Your Local Clinical Commissioning Group should ensure that a full assessment is carried out once it is possible to assess you, and will remain responsible for paying for your care during any interim period. To find the address of your local CCG check find your Clinical Commissioning Group.
If you are already resident in a nursing home and feel that you should be entitled to continuing care, ask the home manager or your GP to arrange an assessment which will be done by a nurse, doctor or other qualified healthcare professional.
In England a new National Framework for NHS Continuing Care was introduced in Oct 2007 and with it a new initial checklist the to assess whether a more detailed assessment is even necessary and if so a more detailed Decision Support Tool to be used by a multi-disciplinary team of professionals (comprising at least 2 different people from different disciplines) to try and avoid the inconsistencies previously encountered around the country and therefore more fairly assess people's entitlement to NHS Continuing Care.
Your local Clinical Commissioning Group, is responsible for deciding whether you qualify or not.
Both the initial checklist and the more detailed decision support tool looks at 12 different domains or need areas and the support tool also rates you as either low (L), moderate (M), high (H), severe (S) or in some cases priority (P) in each domain:-
Behaviour - L,M, H, S, P
Cognition - L,M, H, S, P
Psychological and emotional needs L,M,H
Mobility_ L,M,H, S
Nutrition – food and drink - L,M,H, S
Continence – L,M,H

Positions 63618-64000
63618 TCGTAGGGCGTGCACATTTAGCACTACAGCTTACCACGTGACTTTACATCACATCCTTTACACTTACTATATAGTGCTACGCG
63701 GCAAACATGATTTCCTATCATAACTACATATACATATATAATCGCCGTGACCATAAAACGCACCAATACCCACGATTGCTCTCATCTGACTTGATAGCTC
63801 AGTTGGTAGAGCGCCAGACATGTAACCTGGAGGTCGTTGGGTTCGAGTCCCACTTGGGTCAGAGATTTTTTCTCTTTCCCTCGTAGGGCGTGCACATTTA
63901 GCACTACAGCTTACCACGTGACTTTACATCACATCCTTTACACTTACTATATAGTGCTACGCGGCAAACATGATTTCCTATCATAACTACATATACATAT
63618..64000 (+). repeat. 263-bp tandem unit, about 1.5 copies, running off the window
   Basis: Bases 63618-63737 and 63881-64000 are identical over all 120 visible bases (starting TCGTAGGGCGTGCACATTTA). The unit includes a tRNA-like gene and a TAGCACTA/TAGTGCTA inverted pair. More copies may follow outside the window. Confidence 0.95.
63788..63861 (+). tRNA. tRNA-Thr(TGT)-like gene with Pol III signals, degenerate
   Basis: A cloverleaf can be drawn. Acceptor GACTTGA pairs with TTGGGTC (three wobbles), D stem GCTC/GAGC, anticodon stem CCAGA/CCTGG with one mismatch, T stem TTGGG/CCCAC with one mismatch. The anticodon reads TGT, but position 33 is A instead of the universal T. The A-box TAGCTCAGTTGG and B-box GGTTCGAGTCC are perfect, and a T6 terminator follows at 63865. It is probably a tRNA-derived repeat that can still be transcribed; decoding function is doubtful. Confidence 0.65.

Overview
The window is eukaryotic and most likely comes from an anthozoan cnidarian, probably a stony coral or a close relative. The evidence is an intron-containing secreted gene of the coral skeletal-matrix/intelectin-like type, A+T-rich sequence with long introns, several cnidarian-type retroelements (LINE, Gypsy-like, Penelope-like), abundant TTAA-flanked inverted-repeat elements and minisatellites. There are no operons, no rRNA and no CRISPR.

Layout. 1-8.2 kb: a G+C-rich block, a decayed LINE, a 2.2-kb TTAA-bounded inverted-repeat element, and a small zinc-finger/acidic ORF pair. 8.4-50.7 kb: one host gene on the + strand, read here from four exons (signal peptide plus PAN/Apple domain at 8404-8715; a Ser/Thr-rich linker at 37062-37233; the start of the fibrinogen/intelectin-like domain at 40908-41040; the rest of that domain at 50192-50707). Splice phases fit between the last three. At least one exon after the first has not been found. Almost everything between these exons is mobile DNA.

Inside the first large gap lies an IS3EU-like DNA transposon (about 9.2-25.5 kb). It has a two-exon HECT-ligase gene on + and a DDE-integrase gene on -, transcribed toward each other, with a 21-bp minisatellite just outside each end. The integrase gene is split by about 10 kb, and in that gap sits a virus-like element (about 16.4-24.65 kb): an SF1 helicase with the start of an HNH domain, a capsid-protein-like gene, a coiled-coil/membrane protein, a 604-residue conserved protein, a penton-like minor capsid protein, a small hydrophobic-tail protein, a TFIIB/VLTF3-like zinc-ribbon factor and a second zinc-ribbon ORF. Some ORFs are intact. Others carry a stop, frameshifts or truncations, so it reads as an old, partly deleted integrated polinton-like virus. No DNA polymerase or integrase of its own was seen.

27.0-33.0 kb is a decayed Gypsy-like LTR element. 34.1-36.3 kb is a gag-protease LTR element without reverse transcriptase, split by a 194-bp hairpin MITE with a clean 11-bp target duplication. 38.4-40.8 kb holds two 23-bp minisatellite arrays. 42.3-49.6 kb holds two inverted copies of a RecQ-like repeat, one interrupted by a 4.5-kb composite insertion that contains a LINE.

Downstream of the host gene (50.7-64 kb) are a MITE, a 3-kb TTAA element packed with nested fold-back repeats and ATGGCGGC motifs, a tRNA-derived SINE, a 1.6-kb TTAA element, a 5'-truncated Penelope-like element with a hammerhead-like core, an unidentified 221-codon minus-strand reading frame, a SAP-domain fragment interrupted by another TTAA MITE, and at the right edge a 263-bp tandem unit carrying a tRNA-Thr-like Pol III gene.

Skin and tissue viability – L,M,H,S
Breathing - L,M, H, S, P
Drug therapies and medication: symptom control - - L,M, H, S, P
Altered states of consciousness - L,M, H, S, P
Other Significant Care Needs – L,M,H,S
The preliminary checklist will ask the person doing it, whether the person being assessed simply exceeds the high level of need statement, meets it or "clearly does not meet it". If this preliminary checklist results in;-
A full assessment using the decision support tool should be undertaken to assess more comprehensively the persons physical, mental, psychological and emotional needs.
Should this more detailed assessment indicate
A recommendation of eligibility for NHS Continuing Care should then be made to the Clinical Commissioning Group . Likewise if the assessment suggests that there is:-
This can also indicate a primary health need.
However please note neither of the above outcomes on their own will determine whether you are eligible, with the final decision being taken by the local Clinical Commissioning Group after also taking into account the healthcare's experience and judgement.